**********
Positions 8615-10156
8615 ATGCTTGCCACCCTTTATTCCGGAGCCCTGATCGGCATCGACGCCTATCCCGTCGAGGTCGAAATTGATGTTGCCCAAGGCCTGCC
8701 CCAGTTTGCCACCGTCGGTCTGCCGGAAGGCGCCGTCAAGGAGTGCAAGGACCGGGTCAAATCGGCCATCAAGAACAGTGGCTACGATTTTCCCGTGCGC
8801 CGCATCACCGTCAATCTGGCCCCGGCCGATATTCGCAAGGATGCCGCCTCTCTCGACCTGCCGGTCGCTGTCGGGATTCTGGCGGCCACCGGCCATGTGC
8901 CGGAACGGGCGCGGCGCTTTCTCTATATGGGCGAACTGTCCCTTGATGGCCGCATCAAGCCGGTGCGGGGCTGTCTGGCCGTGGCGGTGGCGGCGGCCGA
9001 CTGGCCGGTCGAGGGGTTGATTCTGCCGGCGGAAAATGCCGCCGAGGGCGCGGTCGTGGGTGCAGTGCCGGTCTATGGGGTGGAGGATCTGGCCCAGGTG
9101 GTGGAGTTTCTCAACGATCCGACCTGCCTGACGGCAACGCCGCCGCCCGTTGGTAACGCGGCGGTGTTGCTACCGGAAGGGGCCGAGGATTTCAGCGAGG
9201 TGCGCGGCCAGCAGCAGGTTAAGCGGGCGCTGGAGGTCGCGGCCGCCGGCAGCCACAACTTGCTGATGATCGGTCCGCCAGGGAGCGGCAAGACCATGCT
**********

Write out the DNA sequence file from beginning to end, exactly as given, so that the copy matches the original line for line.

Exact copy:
Positions 8615-10156
8615 ATGCTTGCCACCCTTTATTCCGGAGCCCTGATCGGCATCGACGCCTATCCCGTCGAGGTCGAAATTGATGTTGCCCAAGGCCTGCC
8701 CCAGTTTGCCACCGTCGGTCTGCCGGAAGGCGCCGTCAAGGAGTGCAAGGACCGGGTCAAATCGGCCATCAAGAACAGTGGCTACGATTTTCCCGTGCGC
8801 CGCATCACCGTCAATCTGGCCCCGGCCGATATTCGCAAGGATGCCGCCTCTCTCGACCTGCCGGTCGCTGTCGGGATTCTGGCGGCCACCGGCCATGTGC
8901 CGGAACGGGCGCGGCGCTTTCTCTATATGGGCGAACTGTCCCTTGATGGCCGCATCAAGCCGGTGCGGGGCTGTCTGGCCGTGGCGGTGGCGGCGGCCGA
9001 CTGGCCGGTCGAGGGGTTGATTCTGCCGGCGGAAAATGCCGCCGAGGGCGCGGTCGTGGGTGCAGTGCCGGTCTATGGGGTGGAGGATCTGGCCCAGGTG
9101 GTGGAGTTTCTCAACGATCCGACCTGCCTGACGGCAACGCCGCCGCCCGTTGGTAACGCGGCGGTGTTGCTACCGGAAGGGGCCGAGGATTTCAGCGAGG
9201 TGCGCGGCCAGCAGCAGGTTAAGCGGGCGCTGGAGGTCGCGGCCGCCGGCAGCCACAACTTGCTGATGATCGGTCCGCCAGGGAGCGGCAAGACCATGCT